Companies invest millions to create, design, fine-tune, build, promote and extend their brands. Think Nike, Virgin, Versace, Raffles, Amazon.
All your investment brings customers to your door (or website) with expectations matching your promotional promise. But when customer meets company “face-to-face,” everything hinges on that critical moment of customer experience management.
A friend recently moved to Singapore from Australia and went shopping for an appropriate wardrobe. I saw her several hours into the spending spree and heard her say, “I love Liz Claiborne, but E––T (a competing brand) can take their clothes and shove it.” (Australians can be oh-so-delicate in their speech.) She continued, “I won’t ever go in one of their stores again.”
Wow! That’s strong stuff. Turns out a sales lady at “E” couldn’t be bothered to say hello or help my friend with her questions. She was too busy with a personal call on her mobile phone to worry about customer experience management. And when she hung up, she chatted about the call with her colleague (distracting the colleague from yet another customer) rather than responding to the queries of my friend.
To this day, the “E” brand of clothing is like an enemy in the mall, a regular reminder to my friend of the “who cares?” attitude, poor manners, terrible customer experience management and disrespect.
I wonder what the designers, marketing team, logistics office, production operators, backroom and warehouse staff would think of that person on the front lines who couldn’t be bothered to give good service? If they could meet her face-to-face, what would they say about her performance and disregard for customer experience management? If you were that lady’s boss, what would you say?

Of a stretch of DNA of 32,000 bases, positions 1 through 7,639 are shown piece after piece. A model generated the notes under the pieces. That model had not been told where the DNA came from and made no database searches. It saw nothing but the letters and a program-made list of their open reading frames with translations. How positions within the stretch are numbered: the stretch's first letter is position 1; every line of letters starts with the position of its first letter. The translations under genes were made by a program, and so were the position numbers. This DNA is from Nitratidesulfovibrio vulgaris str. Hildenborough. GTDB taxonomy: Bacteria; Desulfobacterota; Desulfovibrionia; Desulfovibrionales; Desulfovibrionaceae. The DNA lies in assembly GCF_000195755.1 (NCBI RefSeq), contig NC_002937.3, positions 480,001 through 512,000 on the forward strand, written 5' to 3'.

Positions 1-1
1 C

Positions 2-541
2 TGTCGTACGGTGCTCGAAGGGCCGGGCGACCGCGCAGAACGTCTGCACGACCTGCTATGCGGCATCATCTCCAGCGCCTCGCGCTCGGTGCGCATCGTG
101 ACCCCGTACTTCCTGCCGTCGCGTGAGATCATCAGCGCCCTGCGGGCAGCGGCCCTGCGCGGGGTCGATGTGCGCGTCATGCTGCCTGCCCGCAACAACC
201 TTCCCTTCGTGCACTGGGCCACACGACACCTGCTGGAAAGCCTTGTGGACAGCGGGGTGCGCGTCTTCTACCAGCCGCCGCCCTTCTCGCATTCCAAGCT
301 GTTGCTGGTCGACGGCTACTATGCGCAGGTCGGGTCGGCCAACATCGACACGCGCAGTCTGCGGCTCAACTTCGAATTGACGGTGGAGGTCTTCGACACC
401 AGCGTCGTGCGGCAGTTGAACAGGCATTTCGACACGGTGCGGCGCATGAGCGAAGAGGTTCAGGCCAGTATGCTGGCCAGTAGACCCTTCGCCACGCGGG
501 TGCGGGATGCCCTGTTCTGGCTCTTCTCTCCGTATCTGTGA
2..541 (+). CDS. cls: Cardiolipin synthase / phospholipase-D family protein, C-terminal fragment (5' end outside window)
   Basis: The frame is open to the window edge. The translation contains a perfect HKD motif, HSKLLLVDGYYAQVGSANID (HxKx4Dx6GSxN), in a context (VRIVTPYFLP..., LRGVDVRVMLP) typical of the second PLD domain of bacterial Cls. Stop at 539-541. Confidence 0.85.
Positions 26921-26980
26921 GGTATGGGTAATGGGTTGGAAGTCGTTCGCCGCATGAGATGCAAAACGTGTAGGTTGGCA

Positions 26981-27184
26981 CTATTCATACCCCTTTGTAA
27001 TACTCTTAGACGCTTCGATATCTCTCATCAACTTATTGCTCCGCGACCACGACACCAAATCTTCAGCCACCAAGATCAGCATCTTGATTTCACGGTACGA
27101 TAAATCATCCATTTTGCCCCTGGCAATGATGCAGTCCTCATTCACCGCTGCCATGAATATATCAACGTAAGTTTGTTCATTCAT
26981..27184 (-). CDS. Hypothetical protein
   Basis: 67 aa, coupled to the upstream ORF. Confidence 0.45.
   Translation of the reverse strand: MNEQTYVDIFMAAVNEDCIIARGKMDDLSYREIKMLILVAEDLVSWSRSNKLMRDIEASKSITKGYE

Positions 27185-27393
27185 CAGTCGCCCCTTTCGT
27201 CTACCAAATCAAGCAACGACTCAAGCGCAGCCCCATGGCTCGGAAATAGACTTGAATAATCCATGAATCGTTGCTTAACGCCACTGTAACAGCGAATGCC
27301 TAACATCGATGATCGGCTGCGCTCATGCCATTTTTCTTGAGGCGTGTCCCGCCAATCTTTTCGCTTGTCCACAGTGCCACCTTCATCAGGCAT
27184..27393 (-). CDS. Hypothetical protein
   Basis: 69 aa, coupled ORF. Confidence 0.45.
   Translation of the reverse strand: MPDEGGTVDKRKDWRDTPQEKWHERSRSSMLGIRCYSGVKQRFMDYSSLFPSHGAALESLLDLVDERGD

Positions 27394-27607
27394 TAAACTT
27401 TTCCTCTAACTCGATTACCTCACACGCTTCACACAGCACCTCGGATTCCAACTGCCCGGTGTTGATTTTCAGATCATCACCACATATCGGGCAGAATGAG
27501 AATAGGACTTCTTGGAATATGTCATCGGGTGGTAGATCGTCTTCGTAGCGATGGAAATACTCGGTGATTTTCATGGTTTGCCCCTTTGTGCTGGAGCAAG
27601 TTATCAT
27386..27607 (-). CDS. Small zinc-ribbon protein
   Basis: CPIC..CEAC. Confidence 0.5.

Terrence Nielsen, store manager of IKEA in Singapore, knows exactly what he’d say about customer experience management. He tells his staff every day, “If you don’t feel like coming to work…don’t! The last thing we need is to have anyone at work bringing down the mood for our customers and everyone else. If you don’t feel good about yourself and your job, stay home!”
Key Learning Point To Customer Experience Management
One grump can spoil a brand. Don’t let that grumpy person be you! The reputation of your entire company, the livelihood of all your colleagues and the success of your business and your brand depend on you. Use good customer experience management skills to hold your brand up high.
Action Steps To Customer Experience Management
Check your mood and attitude every day when you go to work. Check it again during the morning, after lunch and in the afternoon. If you are not looking, feeling and sounding 100% like someone you would like to meet, go back to the restroom, go back to lunch, go back to sleep. Use good customer experience management skills and don’t go to work and spoil everyone else’s day.
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Copyright, Ron Kaufman. Used with permission. Ron Kaufman is the world’s leading educator and motivator for upgrading customer service and uplifting service culture. He is author of the bestselling “Uplifting Service” book and founder of Uplifting Service. To enjoy more customer service training and service culture articles, visit www.RonKaufman.com.
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